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If Alcohol Were Discovered Today, Would it be Legal?

Booze has created a public health crisis of immense proportions.

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The industry claims its advertising is aimed at providing information and choice, but there is a powerful symbolism to the sheer volume of advertising that people are exposed to on a daily basis. To quote the BMA: “the fact that promotion is allowed, ubiquitous and heavily linked to mainstream cultural phenomena, communicates a legitimacy and status to alcohol that belies the harms associated with its use. It also severely limits the effectiveness of any public health message.” There’s a lot of evidence that the more common and acceptable consuming alcohol is seen to be, the more people will drink, and this cultural context is especially influential on young people. All this further entrenches the false division between alcohol and illegal drugs, persuades people that consuming alcohol is safe, and makes realistic discussions of the harm alcohol causes very difficult.

7. Education about responsible use is the best method to protect society from alcohol problems

It is useful for the drinks industry to emphasise the value of education, because it takes the focus off regulation: if how much a person drinks is just their individual choice, then there’s no need to control how much alcohol they have access to. As well as being implausible with a drug like alcohol that dissolves one’s self-control, there is also extensive evidence gathered by the WHO from around the world, showing that merely providing information and education without bringing in other policy measures doesn’t change people’s drinking behavior. At best, they are a waste of money – though in the UK the sums involved (a few million pounds a year) are pitifully small anyway. At worst, especially when these education programs are funded by the industry, they can reinforce heavy drinking by improving people’s opinions of the industry. This is especially worrying in the UK, as from 1989 to 2006 the drinks industry-run Portman Group was funding and delivering many of the alcohol-awareness campaigns in this country.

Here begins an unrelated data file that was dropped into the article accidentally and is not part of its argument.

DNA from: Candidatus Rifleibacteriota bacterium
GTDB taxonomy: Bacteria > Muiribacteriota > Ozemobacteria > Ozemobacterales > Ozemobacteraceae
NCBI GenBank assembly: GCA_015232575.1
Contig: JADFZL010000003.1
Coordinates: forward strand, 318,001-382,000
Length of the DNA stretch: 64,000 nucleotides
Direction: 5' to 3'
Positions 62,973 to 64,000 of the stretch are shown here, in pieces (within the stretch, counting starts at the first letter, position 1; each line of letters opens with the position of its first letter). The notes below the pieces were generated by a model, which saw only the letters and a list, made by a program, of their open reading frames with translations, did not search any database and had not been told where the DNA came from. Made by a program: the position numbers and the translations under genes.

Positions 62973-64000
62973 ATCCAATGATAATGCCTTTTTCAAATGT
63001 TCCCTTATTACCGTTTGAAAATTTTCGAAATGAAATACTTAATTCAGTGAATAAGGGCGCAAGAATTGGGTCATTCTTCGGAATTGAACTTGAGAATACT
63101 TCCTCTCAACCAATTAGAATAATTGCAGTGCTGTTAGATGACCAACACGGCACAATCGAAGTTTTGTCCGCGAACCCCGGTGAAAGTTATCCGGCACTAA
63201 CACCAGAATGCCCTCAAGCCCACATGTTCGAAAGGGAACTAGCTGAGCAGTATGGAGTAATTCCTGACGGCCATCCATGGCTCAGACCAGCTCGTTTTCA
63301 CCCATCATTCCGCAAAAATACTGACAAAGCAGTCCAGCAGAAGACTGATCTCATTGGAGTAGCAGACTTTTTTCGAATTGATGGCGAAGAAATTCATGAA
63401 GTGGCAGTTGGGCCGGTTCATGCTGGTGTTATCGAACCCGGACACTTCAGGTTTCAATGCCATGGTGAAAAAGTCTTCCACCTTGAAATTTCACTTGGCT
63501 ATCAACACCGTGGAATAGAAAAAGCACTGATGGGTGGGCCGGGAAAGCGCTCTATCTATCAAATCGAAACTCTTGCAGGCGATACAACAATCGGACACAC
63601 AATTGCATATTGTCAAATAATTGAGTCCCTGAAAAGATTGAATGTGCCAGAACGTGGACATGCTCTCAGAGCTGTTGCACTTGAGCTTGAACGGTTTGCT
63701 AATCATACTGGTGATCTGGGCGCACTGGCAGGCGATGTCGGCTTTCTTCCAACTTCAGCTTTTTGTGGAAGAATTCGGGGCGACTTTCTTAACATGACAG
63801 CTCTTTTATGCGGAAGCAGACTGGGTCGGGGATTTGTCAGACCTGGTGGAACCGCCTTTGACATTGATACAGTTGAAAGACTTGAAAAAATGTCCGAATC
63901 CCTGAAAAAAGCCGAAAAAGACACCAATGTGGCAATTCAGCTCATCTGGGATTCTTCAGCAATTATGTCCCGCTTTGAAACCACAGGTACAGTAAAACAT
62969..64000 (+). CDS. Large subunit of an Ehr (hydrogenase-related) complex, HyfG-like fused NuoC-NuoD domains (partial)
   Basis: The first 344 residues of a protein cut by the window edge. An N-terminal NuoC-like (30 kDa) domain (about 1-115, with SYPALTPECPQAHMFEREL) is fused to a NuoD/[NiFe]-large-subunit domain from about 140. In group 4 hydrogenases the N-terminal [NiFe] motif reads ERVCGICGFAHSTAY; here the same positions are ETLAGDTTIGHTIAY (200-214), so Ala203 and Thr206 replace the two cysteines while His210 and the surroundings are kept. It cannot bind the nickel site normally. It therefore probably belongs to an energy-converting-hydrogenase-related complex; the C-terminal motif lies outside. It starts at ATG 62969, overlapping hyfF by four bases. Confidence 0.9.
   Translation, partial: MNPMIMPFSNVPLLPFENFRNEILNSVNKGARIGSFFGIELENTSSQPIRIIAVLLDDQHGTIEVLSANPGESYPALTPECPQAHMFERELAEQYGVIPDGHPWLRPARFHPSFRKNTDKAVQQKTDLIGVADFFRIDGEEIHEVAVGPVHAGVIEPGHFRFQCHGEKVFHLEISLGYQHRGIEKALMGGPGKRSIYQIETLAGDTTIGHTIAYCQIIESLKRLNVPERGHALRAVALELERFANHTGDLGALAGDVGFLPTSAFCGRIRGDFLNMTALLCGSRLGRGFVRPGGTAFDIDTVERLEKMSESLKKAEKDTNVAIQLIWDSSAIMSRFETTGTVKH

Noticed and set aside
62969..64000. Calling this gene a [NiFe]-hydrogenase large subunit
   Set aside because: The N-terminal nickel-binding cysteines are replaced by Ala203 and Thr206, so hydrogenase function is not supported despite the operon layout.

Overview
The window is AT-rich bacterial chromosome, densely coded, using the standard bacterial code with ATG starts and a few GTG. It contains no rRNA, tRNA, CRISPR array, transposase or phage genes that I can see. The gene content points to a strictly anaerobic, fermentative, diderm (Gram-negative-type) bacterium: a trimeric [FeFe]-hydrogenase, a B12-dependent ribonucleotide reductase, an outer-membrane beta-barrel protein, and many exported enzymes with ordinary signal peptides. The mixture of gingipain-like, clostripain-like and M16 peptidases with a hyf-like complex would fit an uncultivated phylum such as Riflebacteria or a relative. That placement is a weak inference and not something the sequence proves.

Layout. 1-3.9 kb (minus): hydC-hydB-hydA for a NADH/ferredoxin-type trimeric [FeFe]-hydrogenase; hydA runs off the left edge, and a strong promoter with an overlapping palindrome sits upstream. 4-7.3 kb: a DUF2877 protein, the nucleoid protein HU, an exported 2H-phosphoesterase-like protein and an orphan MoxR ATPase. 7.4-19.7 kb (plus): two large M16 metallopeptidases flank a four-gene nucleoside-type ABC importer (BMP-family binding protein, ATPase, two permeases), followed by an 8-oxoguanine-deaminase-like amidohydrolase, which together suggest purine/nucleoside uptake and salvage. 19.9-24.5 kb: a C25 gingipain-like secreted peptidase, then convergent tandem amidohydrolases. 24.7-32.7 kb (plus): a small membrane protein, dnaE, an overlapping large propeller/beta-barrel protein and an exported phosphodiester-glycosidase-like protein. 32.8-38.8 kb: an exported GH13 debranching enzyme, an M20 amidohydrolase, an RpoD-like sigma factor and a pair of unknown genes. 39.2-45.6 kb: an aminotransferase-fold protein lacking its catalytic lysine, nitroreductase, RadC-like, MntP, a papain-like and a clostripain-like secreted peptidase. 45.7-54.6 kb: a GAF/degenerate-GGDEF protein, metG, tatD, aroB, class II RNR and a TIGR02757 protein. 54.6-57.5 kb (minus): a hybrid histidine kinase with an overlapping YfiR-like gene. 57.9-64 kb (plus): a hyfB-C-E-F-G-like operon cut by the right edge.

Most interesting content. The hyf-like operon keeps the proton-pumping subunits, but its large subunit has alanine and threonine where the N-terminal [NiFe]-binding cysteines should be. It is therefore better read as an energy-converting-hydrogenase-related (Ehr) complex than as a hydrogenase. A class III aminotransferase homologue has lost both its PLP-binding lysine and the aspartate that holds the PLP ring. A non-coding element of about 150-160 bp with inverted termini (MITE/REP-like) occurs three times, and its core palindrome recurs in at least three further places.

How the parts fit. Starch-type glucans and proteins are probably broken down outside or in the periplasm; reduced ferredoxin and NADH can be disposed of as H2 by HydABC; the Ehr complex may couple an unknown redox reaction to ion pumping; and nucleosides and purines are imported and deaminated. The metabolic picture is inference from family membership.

Of course I believe that informing people about the harms done by drugs has an important role to play in reducing those harms – that’s why I’ve written this book – but it’s not enough on its own. When it comes to an addictive substance that impairs our judgement, we can’t rely on people cutting down the amount they use, just because they have a rational understanding of its harms. If the product is freely available, being aggressively marketed all around them, and changes their brain to make self-control nearly impossible, they need other sorts of interventions too. 

Case Study 1

I was called out on a home visit to see a man in his late 40s with severe agoraphobia (the fear of going out). He had been drinking heavily all his life, and was now dying from cirrhosis and the damage alcohol had done to his nerves. He had been diagnosed as an alcoholic, but the reason he drank was to control his extreme anxiety: he told me he had to drink four cans of lager to be able to get to his Alcoholics Anonymous meetings, and one can of lager just to be able to brave going outside to cut the grass. His anxiety disorder pre-dated the drinking, and, having been given no other help, he felt forced to self-medicate with alcohol. But as soon as he started drinking regularly, all the health practitioners he saw identified his primary problem as alcoholism, and no one would treat the underlying anxiety while he kept drinking. I treated him with SSRI antidepressants which help with anxiety disorders. 

Case Study 2

I was taken to see a man in his late 30s who had been admitted to hospital to dry out. He’d been through problematic withdrawal several times, and had had seizures in the past when trying to dry out. I asked him when his drinking began. He said he was given his first can of beer at age seven when he was out fishing with his dad, and he immediately felt that the person he became when under the influence of alcohol was his real self: “For the first time in my life, I felt normal.” He probably belongs to a minority of people who are biologically programmed to have very strong liking for alcohol, and are highly likely to become alcoholics. Hopefully in the future we will be able to identify these people before they start drinking, so they know to avoid the drug, and we may develop medications to help them feel normal without alcohol.